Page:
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About David Blaska

Madison WI
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7 Responses to It’s the Deplorables, stupid

  1. old baldy says:

    Speaking of fat targets, once again the Factually Challenged Squire has struck yet another blow for historical ineptitude with the following, “JFK put a man on the moon”. Certainly JFK was integral in the space race and the program to put the US on the moon first (albeit many of the science deniers on the right deny that man ever walked on the moon), LBJ and RMN had major roles in the quest for the moon, and re-authorized spending to accomplish that feat. I recall where I was that July night in 1969; listening to it live on the AM radio in my ’59 Pontiac. And Nixon was President.

    I’m sure you’ll spin this another way to suit your own needs, but denying history won’t serve you well.

    Like

    • Patricko says:

      Actually, I’m sure he’ll give your comment all the attention it deserves.

      Like

    • David Blaska says:

      “We choose to go to the moon” speech, was delivered by U.S. President John F. Kennedy in front of a large crowd gathered at Rice Stadium in Houston, Texas on September 12, 1962. It was one of Kennedy’s earlier speeches meant to persuade the American people to support the national effort to land a man on the Moon and return him safely to the Earth. — Wikipedia. Yes, it occurred during Richard Nixon’s presidency and he should get some credit. But JFK set the challenge and the timeline, which was met. Never under-estimate Old Baldy’s ability to obfuscate and prevaricate where JFK enlightened.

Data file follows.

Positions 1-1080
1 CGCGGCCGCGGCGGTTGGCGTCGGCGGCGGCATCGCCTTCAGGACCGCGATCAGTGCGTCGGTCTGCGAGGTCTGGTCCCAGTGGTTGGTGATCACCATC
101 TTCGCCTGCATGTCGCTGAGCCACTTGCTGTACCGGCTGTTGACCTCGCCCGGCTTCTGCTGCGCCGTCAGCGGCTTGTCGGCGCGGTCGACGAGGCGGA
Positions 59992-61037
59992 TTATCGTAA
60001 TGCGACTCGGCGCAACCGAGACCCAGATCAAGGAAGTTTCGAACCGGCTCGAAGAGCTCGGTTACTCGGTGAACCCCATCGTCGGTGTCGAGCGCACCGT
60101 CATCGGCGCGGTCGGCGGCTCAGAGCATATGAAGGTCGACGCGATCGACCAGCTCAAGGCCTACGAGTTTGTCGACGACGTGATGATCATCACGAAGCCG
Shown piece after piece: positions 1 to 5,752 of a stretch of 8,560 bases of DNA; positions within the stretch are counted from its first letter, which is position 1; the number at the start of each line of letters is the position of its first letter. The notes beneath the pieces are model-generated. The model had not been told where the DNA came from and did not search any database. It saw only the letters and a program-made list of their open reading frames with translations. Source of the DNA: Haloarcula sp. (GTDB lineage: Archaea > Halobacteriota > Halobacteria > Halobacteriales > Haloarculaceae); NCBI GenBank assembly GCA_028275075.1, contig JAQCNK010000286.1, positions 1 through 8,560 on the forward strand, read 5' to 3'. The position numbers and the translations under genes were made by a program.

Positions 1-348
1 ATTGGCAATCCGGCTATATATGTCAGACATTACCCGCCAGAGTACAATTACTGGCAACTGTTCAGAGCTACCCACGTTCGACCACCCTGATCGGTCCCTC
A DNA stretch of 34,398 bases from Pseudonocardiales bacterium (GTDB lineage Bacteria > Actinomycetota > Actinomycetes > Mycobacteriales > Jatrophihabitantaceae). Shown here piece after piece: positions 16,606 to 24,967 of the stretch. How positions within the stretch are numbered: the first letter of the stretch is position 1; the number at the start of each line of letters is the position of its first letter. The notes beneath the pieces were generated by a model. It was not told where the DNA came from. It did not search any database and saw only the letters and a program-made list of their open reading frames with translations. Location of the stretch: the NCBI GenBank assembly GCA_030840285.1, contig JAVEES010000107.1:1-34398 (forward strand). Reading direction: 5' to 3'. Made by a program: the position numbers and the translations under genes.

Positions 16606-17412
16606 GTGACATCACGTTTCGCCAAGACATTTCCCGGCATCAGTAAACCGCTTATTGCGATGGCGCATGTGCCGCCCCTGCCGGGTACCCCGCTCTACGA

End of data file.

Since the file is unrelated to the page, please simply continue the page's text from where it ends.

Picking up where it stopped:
Like

      • David Blaska says:

        Baldy responded with a patronizing name. That comment has been deleted. He has been warned about this.

        Like

      • old baldy says:

        Patronizing (your word, not mine) is wrong, but fawning adoration for your assaults to the intelligence of your readers is OK. Least we all forget, free speech is a one way street near the stately manor.

        Baldy: we print your comments when you do not indulge in petty name-calling; insulting your host is not the password. As for assaulting intelligence, denying that JFK launched the man on the moon, bring him back safely, and do so within the decade is a prime example. Space.com: “… on May 25, 1961, President John F. Kennedy gave a historic speech before a joint session of Congress that set the United States on a course to the moon.” — THE MANAGEMENT

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  2. Jeff Simpson says:

    Dave , can you tell me EXACTLY how we rate teachers on their performance please?

    Like

  3. David Blaska says:

    I thought Jeff Simpson served on the Monona Grove school board but maybe he was late for class. MG is one of 25 Wisconsin school districts studied by the UW-Madison School of Education that employed merit pay (aka “Pay for Performance”) in the 2015-16 school year. Along with districts like Beloit, DeForest, Middleton-Cross Plains, Neenah, Northland Pines, Oshkosh, Sheboygan, Sun Prairie, and Verona.